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    Here in Mass we can ride them but it can be dangerous because the trails are not as wide as in states that get more snow. We night ride the trails a lot so that they can see our light at least for safety reasons as well as less traffic overall. Most snomo guys stop and ask us if we are crazy for riding our bikes in the cold!!

    As far as being legal or not it would depend on the land being public or private as well as if it is a trail system that you have to buy a season pass. I would just buy a snomobile season pass and put the sticker on the bike, that is if you ride the trails enough to justify the cost.

    -Nolan

  13. #13
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    How come every time I check in to see what's going on in the Fatbike forum, I feel like I'm living a deja vu? Great topic, but discussed here and other places recently:

    Snowmobile Trail System Access

    This might actually give you some good information to help do what you're tying to do.

    Also, the upcoming Fatbike summit in Idaho will have many public land managers in attendance, so it would be a good place to discuss the subject with the powers that be:

    Fat Bike Winter Summit & Festival | The 2nd Annual! January 25-27th, 2013 – Island Park, Idaho
    We still hang bike thieves in Wyoming [Pedal House]

  14. #14
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    Quote Originally Posted by wrkgstiff View Post
    It's the same for riding on groomed xc ski trails. If we stay away from the grooved portion of their trail, no harm no foul, but ride into it, flattening the groove, trouble... And it's rude. Those trails are groomed for them, not walkers, snow shoers or mountain bikers. I'm all for getting laws changed, but I understand it isn't a law issue, but a perception issue. Fat bikes are only now becoming visible to the mainstream. Bikes that float, are you nuts?
    Actually, riding your fat bike on a skate ski trail does mess up the trail, the center area may look smooth, but fat bikes create enough of a divit to create problems, it doesn't take much to ruin the skating surface.

  15. #15
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    I ride in the upper peninsula of Michigan with no issues. I ride at night mostly, I use a blinky light front and rear plus a headlamp. I hear the snowmobiles coming I just step to the side. I asked the dnr if I needed a trail pass and they said no due to a bike not being motorized.

  16. #16
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    Quote Originally Posted by wetpaint View Post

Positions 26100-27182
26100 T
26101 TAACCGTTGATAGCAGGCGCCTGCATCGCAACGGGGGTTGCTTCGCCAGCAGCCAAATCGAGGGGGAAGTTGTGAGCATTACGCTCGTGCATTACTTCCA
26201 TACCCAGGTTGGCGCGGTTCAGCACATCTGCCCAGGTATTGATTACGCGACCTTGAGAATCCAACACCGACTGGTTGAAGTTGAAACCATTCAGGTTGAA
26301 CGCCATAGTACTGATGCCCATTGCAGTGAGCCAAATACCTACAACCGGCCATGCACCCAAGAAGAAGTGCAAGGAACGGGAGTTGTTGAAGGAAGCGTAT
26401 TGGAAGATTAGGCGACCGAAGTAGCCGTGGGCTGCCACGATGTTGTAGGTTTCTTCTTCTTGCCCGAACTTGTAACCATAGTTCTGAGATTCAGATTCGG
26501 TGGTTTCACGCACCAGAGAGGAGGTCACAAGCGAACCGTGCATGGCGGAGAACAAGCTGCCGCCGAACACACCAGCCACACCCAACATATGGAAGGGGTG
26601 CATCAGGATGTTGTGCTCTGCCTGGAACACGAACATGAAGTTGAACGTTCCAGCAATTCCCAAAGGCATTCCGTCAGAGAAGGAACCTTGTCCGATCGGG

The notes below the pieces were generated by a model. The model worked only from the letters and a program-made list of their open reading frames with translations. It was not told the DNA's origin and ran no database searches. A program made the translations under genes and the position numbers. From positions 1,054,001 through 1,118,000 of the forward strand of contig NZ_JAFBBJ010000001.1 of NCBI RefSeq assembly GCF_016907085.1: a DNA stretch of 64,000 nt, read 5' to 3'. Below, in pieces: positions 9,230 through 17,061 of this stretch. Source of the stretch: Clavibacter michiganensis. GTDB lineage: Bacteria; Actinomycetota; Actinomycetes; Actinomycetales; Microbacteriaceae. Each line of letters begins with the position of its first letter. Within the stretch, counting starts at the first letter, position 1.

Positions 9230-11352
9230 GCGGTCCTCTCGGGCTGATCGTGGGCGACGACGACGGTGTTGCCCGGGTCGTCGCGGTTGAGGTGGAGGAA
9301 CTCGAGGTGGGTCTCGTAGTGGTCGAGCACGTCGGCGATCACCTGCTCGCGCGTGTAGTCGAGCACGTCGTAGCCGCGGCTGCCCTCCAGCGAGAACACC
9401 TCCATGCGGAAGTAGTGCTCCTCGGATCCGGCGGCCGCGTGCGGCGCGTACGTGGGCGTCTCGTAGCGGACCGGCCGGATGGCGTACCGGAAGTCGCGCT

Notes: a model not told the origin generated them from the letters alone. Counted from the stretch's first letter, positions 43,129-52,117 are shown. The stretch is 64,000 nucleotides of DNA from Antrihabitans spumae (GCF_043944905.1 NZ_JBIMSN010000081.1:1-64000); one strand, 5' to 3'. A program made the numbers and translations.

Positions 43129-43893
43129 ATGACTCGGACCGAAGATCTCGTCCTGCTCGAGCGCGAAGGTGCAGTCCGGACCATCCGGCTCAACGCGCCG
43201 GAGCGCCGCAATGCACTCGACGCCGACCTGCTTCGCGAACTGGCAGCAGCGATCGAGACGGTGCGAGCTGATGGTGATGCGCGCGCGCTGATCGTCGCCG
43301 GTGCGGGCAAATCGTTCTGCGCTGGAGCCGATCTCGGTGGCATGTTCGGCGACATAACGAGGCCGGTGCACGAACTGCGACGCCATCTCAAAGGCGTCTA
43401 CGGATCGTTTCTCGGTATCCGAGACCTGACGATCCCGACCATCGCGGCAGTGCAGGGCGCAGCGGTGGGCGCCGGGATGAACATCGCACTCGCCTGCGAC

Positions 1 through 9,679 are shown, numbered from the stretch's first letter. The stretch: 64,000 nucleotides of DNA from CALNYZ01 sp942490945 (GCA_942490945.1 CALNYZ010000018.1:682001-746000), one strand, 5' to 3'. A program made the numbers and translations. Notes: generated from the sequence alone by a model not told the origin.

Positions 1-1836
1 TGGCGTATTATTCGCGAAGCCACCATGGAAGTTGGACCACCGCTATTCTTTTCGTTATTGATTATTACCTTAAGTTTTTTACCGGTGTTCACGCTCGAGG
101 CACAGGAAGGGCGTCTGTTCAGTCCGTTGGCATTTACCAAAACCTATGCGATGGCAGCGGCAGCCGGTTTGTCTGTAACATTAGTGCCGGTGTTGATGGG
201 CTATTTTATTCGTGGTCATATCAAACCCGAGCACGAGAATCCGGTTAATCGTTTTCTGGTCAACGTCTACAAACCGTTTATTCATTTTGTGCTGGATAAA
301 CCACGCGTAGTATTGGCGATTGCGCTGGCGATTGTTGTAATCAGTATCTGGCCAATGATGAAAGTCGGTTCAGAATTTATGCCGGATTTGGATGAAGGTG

Actually, riding your fat bike on a skate ski trail does mess up the trail, the center area may look smooth, but fat bikes create enough of a divit to create problems, it doesn't take much to ruin the skating surface.
    I suppose I'd have to draw a diagram, but what I meant was that on the whole groomed trail, there's usually a single track of ruts for the xc skis and the rest is just packed down, at least they are here. I rode on the far side of the trail away from the ruts. I also noticed very little in the way of depression or rutting by my tires. Not trying to argue and you are correct, any riding at all will make impressions on the xc trail. But with a groomed trails here are at least 10' across. Lots of room for a fat tired bike to ride on the opposite side of the ruts for the skis.

    Just sayin'...
    Steel Fatback

  17. #17
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    Okay, time to fess up. I'm just jealous that they have groomed trails and I don't. There I said it!
    Steel Fatback

  18. #18
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    I too live in WI and I ride on the local snowmobile trails fairly often. I have never had anyone get mad at me or anything, mostly just friendly waves or at worst indifference.

    As for safety, you can literally hear them coming a mile away. I am always careful to be courteous and give the snowmobiler the right of way, I get off the trail entirely until they pass. I don't think safety is an issue at all.

    I know I'm not technically allowed on all the trails, I usually base my ride off of one of the rail-to-trails here that is also a snowmobile trail. They can't kick me off that! But the network trails are just too tempting, too interesting and you get to see a lot of little corners of the county you usually wouldn't get to see.

    I would be very happy to pay a user fee or a membership to the local snowmobile club to support trail maintenance. However, at the moment I feel like a policy of don't ask don't tell is less likely to get me in trouble.
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  19. #19
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    I appreciate everyones feedback this is why I started the thread

    I'm glad to hear I'm not alone in this thinking

    As more things develop in my quest I will continue to keep you all updated

  20. #20
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    Quote Originally Posted by wrkgstiff View Post
    It's the same for riding on groomed xc ski trails. If we stay away from the grooved portion of their trail, no harm no foul, but ride into it, flattening the groove, trouble... And it's rude. Those trails are groomed for them, not walkers, snow shoers or mountain bikers. I'm all for getting laws changed, but I understand it isn't a law issue, but a perception issue. Fat bikes are only now becoming visible to the mainstream. Bikes that float, are you nuts?
    Groomed trails cost money. Skiers frequently pay for that. I'd suggest you ask your local ski clubs if you can ride the trails that they pay to maintain. Some allow bikers on their trails. Some do not. If you ride without asking, you may find "no biking" signs posted and when you ask to ride then they may be unwilling to say yes.